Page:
Menemsha resident Debbie Packer said many on the Island would feel the loss. “I know that hearts are broken all over the Island and all over Chilmark,” she said.

She described Poole as “our lighthouse and our mooring and our rock.”


Rich Saltzberg contributed to this report.


  1. Worked for Everett in my first job 45 years ago. I knew his Dad and his son, both. Godspeed to a great man and a character who will never be replaced.

  2. Everett was all the things people said, but I have to wonder about his opening up the fish store in Menemsha when he was 13 or 14, which is how old he was in 1944. At least he must have had some help.

  3. I met Everett in 1976 when he gave a job shucking scallops.
    Over the past 30 years I got to know him as a friend and someone I could get sound advice from.
    Going shopping at his chandlery was something I did several times a year. many of those times I really did not need anything, I just wanted to spend sometime with him and chat.
    I asked him to tell me about the hurricanes and how it affected Chilmark and Gay Head.
    He also told me stories about his time in the Coast Guard.
    Everett embodied the character and core of Marthas Vineyard to me.
    Even though I knew his passing was imminent, today I am very sad that he is gone. I miss him a lot already.
    My condolences go out to his family.
    RIP Everett

  4. So sad to lose one who epitomized the best of what the Vineyard was. I hope enough have been influenced by him to carry the ball forward.

  5. People like Everertt Poole will not be replaced on the island. His passing is symbolic of the slow death of the island.

  6. I am a better person from knowing Everett. I learned a lot from knowing him and more from watching and reading about him.My thoughts are with the Poole family,the town of Chilmark,Menemsha and Marthas Vineyard. We have lost a best friend in a time of need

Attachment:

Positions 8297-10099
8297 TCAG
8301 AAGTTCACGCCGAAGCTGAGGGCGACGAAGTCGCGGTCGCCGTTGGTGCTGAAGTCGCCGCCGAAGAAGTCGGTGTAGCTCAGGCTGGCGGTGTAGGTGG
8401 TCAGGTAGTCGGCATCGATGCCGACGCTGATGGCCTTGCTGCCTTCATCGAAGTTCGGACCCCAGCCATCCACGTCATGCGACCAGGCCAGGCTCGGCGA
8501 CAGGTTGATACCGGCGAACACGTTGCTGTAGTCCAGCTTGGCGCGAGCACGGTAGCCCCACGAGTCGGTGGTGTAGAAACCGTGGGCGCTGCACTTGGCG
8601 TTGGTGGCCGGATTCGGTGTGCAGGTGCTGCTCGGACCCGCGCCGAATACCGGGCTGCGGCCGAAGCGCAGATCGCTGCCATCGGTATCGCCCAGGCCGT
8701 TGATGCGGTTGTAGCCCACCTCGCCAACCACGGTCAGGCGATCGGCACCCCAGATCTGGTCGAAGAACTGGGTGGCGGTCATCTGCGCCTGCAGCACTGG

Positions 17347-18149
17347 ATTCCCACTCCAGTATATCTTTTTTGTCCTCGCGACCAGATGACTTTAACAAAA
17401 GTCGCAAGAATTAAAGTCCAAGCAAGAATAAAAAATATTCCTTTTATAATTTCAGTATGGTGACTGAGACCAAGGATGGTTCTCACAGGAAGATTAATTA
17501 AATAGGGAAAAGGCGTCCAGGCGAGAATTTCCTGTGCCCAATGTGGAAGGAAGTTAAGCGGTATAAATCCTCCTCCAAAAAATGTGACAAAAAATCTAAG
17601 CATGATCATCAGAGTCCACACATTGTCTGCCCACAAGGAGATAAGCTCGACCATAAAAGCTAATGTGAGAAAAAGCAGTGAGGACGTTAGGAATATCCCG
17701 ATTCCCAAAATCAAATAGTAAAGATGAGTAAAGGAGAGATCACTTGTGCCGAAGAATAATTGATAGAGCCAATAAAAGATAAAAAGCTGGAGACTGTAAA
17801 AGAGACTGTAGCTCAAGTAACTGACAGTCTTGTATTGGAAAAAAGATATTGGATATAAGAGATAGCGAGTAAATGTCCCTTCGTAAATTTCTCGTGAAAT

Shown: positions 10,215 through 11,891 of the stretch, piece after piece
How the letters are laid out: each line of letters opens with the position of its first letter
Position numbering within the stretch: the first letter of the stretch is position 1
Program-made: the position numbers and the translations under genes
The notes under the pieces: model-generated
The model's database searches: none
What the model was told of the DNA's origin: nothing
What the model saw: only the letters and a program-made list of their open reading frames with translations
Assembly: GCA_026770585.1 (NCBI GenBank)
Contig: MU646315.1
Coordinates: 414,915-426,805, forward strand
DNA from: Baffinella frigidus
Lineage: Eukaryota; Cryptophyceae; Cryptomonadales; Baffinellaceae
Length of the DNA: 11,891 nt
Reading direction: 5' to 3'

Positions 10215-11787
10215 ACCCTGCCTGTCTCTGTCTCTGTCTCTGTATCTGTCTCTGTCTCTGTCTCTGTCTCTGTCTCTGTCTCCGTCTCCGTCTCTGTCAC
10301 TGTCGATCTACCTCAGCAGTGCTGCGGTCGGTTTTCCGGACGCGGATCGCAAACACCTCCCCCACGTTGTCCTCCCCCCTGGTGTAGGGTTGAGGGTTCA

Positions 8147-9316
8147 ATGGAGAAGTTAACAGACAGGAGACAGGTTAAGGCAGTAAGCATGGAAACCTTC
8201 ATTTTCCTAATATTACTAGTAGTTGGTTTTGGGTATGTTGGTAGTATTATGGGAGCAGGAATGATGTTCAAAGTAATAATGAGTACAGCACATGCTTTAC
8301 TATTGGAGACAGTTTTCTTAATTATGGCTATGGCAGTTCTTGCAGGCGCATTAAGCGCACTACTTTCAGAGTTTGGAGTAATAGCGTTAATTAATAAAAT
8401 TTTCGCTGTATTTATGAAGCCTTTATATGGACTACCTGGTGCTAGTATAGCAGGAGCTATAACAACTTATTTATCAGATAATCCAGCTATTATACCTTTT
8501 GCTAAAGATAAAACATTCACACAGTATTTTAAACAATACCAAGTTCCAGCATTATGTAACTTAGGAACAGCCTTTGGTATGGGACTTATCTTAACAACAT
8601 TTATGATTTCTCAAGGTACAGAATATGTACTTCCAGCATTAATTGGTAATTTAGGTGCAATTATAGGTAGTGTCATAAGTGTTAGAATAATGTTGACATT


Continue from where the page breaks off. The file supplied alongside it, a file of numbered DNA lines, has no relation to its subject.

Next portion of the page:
7. Dave Flanders was helping us find a place so the three of us went down to Basin Road to meet with Everett Poole. “I’m seventy now,” Everett said, turning to Dave. “I’m gonna need some decent rent. I’m not feeling great and I don’t know how long I’m gonna last.” “Oh, of course,” Dave said, chuckling. “We’ll work something out.” After years in corporate jobs, we were thinking about launching a business on the island. Eventually Renee would bring Everett fresh-squeezed lemonade slushies, which he loved. I took care of the grounds like they were my own, which Everett loved. 20 years passed. “John, I’m still vertical!” he shouted from his little blue truck just last spring. Hardy, endearing, salty at times, Everett seemed timeless and endured mighty well. But alas the bell tolls.

    We will miss him.

    John and Renee

  8. Among his many accomplishments, he helped to hone the skills of future surgeons who learned to expertly fillet while working at Poole’s. Menemsha will not be the same without him.

  9. I knew Everett abd his family from the early1970’s.I enjoyed knowing his wife ‘GINNY” and I taught his son Donald swimming.Hitch hiking back then Everett’s father picked me up and I said I was leaving the Island as the summer ended. He said ‘” Oh you are going back to America !”He knew that the Vineyard was unique and wonderful ! Farewell and God Speed to a true Vineyard Icon ….and I was fortunate to know a few of them! H . Vail Barrett